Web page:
Who you calling "old", Sonny?
That's the problem with people who think that knowing a subject makes it possible to get every answer correct. Some of the best courses I took had questions on exams that were not possible to answer correctly without access to a supercomputer and a few hundred CPU months, where the instructor was looking for depth of knowledge and technique rather than "the right answer". It makes me wonder if those that advocate for absolute grading have ever had to do anything difficult in their lives. Or ever considered that two exams on exactly the same material could have different difficulties.
It's also not true that scores are proportional to knowledge. An obvious example is the multiple choice, multiple answer test where negative scores are quite possible.
Typically I design upper division exams for an average of 50%. I could easily design for 84% "standard," but it would tell me and my students less, because there would be less distinction at the upper end. It would be more difficult for students to know what they do and don't understand well. Yet you would have me punish my students for making the people with As work a little harder and maybe learn a little more.
The problem is that grades are arbitrary. The instructor defines them, and the universities and the students pressure instructors to give higher grades in lower division courses. Instead of arbitrary grades, assign lower division grades by quintile. Top 20% A, Bottom 20% F. It's enough to maintain student competition, gets rid of the "easy graders". For higher division, drop the lowest grades, with F being giving to a small percentage at the option of the instructor. Mid division would be ABCD quartiles. Upper division ABC. Graduate AB.
If it's possible for a student to get a degree by taking only "easy" courses, that's a problem with the design of the major curriculum.
Oh, right, FUCK BETA!
The difference is that the batteries can ignite without an external heat source.
That doesn't necessarily make them more dangerous. I have a friend who lost a home to a fire that started in the engine compartment of a car in the garage. It was probably a leaky fuel line dripping onto a hot engine component. In your reconing is that an internal or an external heat source? Of order half a dozen car fires happen during a typical commute day on SF bay area freeways, and that's not counting the fires that start because of collisions.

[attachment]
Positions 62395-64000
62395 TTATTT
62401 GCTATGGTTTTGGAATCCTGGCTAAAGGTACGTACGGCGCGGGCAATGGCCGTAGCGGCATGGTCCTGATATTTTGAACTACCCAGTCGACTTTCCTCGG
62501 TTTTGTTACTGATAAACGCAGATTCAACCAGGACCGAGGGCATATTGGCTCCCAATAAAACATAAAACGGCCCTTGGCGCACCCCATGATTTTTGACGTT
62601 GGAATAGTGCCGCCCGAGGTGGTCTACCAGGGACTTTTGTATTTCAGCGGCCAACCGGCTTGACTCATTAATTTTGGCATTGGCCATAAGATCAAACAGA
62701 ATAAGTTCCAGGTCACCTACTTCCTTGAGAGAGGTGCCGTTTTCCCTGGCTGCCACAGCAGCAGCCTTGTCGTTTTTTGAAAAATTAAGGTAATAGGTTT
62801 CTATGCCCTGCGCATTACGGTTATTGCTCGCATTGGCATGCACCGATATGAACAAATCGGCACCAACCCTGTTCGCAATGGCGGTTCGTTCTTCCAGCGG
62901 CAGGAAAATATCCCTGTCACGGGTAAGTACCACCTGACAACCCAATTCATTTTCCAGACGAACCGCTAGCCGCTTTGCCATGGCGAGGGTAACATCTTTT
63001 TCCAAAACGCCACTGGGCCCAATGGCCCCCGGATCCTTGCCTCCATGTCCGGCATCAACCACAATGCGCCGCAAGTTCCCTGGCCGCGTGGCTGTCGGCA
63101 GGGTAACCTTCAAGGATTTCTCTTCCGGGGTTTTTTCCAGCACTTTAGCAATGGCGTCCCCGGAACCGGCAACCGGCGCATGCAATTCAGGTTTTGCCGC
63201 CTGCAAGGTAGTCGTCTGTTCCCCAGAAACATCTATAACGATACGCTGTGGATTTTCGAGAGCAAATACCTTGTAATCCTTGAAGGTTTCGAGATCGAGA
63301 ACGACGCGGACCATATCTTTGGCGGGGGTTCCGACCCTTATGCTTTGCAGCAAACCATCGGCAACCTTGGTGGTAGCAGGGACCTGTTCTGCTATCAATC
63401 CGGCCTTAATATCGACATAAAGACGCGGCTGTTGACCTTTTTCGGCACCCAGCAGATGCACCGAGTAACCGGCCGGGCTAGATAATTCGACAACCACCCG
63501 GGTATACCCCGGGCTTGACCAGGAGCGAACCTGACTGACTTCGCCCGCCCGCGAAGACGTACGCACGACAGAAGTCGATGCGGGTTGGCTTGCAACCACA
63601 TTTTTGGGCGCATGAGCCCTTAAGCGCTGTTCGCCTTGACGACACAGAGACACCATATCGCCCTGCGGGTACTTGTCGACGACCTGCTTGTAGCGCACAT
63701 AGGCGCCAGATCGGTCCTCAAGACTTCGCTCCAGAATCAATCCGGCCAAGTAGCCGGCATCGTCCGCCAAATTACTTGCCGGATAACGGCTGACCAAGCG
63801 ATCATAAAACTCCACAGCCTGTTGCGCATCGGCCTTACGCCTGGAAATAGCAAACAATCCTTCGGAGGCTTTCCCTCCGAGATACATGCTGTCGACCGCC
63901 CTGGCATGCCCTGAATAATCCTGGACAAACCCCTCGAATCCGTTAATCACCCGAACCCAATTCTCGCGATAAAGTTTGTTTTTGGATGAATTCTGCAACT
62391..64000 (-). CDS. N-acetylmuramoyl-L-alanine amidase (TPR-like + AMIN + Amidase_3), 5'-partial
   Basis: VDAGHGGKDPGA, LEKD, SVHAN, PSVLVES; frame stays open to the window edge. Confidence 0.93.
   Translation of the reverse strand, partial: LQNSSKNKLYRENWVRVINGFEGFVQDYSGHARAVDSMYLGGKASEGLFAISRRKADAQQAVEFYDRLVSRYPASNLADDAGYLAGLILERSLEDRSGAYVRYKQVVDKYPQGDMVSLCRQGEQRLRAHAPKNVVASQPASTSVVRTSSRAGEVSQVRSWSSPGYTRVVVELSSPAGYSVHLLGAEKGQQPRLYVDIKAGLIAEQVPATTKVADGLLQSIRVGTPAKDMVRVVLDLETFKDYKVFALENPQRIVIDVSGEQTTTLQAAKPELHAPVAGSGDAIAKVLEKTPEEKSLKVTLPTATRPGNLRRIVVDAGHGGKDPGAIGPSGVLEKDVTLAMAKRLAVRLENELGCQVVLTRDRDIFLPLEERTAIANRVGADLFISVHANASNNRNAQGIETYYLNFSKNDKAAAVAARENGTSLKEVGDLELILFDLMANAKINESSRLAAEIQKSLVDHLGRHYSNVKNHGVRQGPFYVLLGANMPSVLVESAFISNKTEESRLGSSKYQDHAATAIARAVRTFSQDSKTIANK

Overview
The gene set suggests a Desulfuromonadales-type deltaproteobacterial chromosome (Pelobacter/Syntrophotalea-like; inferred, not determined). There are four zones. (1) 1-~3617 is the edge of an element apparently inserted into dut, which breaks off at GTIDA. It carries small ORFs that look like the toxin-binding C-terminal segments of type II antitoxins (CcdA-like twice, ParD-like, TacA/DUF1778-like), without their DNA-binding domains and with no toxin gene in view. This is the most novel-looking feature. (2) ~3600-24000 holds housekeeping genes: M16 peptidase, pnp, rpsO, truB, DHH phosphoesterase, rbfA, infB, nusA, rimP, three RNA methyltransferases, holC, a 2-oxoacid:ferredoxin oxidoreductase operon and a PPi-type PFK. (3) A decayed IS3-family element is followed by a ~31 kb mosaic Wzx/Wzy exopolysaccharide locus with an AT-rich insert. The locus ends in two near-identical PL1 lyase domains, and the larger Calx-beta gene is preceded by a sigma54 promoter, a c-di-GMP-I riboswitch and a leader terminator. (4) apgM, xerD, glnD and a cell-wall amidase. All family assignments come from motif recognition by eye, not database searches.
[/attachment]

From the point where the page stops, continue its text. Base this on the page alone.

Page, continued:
It doesn't seem that likely that Teslas are any more fire prone than any other car. The rates for gasoline cars have about one serious (i.e. reported to police) fire per 18 million miles. If the average car goes 180K miles, that's about 1% that go up in flames at some point. The average Tesla hasn't gone that far, and I don't know what the fleet mileage is, but I'll be surprised if they are that flammable.
Dude, this is my *home*.
How would you know, you 4-digit n00b?
(Yes, I know, we all resisted getting accounts at first)
People have been complaining about the decline of
Why not? I did it.
A ban that was subsequently overturned, was it not?
Card and the homophobes are playing King Canute. Try as they might, they cannot order back the tide. They might have the occasional local and temporary success, but the writing is very much on the wall here.
So then why care if he wants to waste his money supporting a futile fight?
But on the other side, Ender's Game the story has had uncounted amounts of positive effects on people (including me turning my life around, and all the second order effects that spill from that). Exposing more people to that story is only a good thing (especially if it leads to reading the books - the first three are very, very powerful and life-changing works of art)
I was shocked to my core to learn how reprehensible a person Card really is - and I still struggle to reconcile how that person could possibly write Ender's game, Speaker for the Dead, and the other one (the Shadow series is just Card going back to the well and largely forgettable) That, in of itself, is a valuable lesson.
I'll happily trade some money flowing into the hands of bigots to fund windmill-tilting if that results in a world where Ender's Game exists.
So then don't do a sloppy implementation, and reap the benefits.
Stop being a Luddite - TBW is awesome. Almost as much as EFI trumping carbs.
The comments about TBW making assembly cheaper are well-founded and accurate, but there's WAY more than just that:
TBW let's you get rid of the idle speed solenoid / idle speed bypass motor, which handles high idle during warmup and anti-stall during big drop throttle. Instead, the ECU can move the throttle plate directly. More control authority, less under/overshoot, more stable idle, less idle fuel consumption - not to mention a savings of between 1 (PWM idle solenoids like Honda) to as many as 6 wires (stepper motor systems like Mitsubishi)
TBW allows you to change the ratio between delta pedal and delta throttle - and do so *dynamically*. You can do this by changing the linkage and cam on a mechanical throttle, but it's a big deal and not easy to tune. With TBW, it's a lookup table or a function. If you have a powerful car with a big throttle body, this can pay HUGE fuel savings and vehicle control dividends at low throttle plate angles, where tiny tiny differences in throttle plate angle make huge differences in airflow.
TBW makes traction control / stability control WAY easier - and it doesn't crackle and bang like spark retard systems do.
And that's just the tip of the iceberg.
Just because you can't imagine the benefits don't mean they aren't there.